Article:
Working with family
“I have raised two girls with a strong work ethic who can go out into the world and support themselves,” she said.
In addition to training staff, Laurette offers cooking classes during the winter months; she just finished up the third round of classes on pastry-making and has a few places left in an April 11 workshop, also offered twice before, on braising meat.
Giving out the recipes she uses in the restaurant and showing how people to make them step by step is her way of helping people enjoy good food at home while bringing in extra income for the restaurant during tight economic times.
“It’s been a hard business, but there is a lot of joy,” Laurette said. “People come up to me and say, ‘Those were the best scones I ever made,’ or ‘My husband loved the short ribs.’”
Laurette said she is looking forward to spring and summer, when she can be more creative with the bounty that local farms provide.
Food is her creative medium, she said, and cooking her spiritual practice, one that feeds her spiritually, creatively and socially.
“It’s about people — that’s what I’m in it for,” she said. “I’m in service to my community.”
If she could have one wish on her anniversary, it would be that the economy would pick up, as restaurants are among the first businesses to feel the pinch.
While she can’t predict what’s going to happen in the next 10 years, she does know that she feels blessed to live in a community that is supportive of her and her business.
And she considers it a privilege to serve customers’ needs, like providing take-out service for a man who likes the granola made in the restaurant.
“He is disabled, so when his car pulls up, I run out with two bags of granola,” she said. “These are the things that have meaning for me.”
Laurette has served celebrities — Ariz. Sen. John McCain liked the dinner he had at the restaurant so much, he came back the next day.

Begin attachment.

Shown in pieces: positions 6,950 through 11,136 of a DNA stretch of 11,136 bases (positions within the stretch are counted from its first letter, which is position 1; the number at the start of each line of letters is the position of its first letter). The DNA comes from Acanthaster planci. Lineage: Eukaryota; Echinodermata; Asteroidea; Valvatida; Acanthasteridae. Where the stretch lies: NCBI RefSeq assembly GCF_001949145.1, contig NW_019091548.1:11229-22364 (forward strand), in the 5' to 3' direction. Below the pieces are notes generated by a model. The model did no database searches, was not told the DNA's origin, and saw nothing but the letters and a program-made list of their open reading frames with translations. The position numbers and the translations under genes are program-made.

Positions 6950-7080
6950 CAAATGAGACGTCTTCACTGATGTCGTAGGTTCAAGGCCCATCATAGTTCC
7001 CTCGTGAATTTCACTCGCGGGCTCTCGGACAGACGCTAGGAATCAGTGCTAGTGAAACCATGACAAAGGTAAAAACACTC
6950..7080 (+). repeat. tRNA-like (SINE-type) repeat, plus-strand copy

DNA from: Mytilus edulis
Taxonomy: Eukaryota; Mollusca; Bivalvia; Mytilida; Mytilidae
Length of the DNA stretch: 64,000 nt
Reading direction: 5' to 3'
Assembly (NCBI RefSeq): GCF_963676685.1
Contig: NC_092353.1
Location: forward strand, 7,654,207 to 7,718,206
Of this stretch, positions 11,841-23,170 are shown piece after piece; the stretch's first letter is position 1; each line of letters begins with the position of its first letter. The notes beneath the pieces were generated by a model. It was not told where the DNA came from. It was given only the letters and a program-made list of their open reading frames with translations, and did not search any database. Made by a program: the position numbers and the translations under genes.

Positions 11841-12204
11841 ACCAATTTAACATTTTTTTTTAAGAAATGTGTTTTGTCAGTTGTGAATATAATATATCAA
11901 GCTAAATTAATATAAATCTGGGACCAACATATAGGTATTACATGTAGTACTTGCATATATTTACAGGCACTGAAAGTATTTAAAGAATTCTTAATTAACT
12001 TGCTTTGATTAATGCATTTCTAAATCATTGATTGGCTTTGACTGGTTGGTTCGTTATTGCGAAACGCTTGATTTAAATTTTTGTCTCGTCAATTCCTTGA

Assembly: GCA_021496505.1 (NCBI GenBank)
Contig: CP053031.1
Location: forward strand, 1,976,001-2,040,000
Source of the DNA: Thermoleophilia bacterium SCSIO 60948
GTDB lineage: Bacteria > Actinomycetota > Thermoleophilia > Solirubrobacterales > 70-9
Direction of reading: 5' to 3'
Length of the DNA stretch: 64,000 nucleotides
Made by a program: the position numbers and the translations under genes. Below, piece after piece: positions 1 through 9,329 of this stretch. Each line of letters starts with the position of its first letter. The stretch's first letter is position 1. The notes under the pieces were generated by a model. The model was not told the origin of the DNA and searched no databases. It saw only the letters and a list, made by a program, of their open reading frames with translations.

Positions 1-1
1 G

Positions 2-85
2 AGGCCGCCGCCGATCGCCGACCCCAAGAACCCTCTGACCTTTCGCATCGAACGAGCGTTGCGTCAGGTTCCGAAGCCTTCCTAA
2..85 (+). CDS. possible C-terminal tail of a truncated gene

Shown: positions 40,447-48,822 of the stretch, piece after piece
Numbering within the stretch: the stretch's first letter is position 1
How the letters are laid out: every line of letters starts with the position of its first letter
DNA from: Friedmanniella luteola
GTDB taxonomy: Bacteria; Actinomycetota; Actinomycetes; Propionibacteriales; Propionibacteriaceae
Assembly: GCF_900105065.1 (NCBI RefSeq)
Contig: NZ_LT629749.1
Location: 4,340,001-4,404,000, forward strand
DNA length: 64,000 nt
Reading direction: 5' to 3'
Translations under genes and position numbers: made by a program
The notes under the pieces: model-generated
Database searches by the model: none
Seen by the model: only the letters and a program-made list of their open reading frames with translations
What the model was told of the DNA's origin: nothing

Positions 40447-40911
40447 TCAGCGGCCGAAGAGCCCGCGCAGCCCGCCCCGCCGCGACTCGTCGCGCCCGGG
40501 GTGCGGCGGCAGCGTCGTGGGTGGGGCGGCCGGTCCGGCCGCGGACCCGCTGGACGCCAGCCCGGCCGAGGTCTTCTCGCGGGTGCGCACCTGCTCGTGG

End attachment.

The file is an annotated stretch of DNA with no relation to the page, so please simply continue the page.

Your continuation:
Guest stars of the Port Townsend Film Festival — Debra Winger, Malcolm McDowell — have also eaten at the restaurant.
But what she looks back on is celebrating the milestones of regular customers, like being asked to cater the party for Don’s 90th birthday.
“We all doted on him,” Laurette said. “When he died a year ago last spring, we were so sad.”
Sweet Laurette Cafe and Bistro is located at 1029 Lawrence St. in uptown Port Townsend.
The bistro is open for breakfast from 8 a.m. to 11:45 p.m. and from noon to 2:30 p.m. for lunch Wednesdays, Thursdays and Fridays.
Brunch is served Saturdays from 8 a.m. to 2:30 p.m. and Sundays from 8 a.m. to 2 p.m.
Dinner is Friday and Saturday nights from 5 p.m. to 9 p.m.
Espresso, drinks and pastries are available in the cafe side Wednesdays, Thursdays, Fridays and Saturdays from 8 a.m. to 4 p.m. and from Sundays from 8 a.m. to 2 p.m.
Closed Monday and Tuesday.
For reservations, phone 360-385-4886.
Jennifer Jackson writes about Port Townsend and Jefferson County every Wednesday. To contact her with items for this column, phone 360-379-5688 or email firstname.lastname@example.org.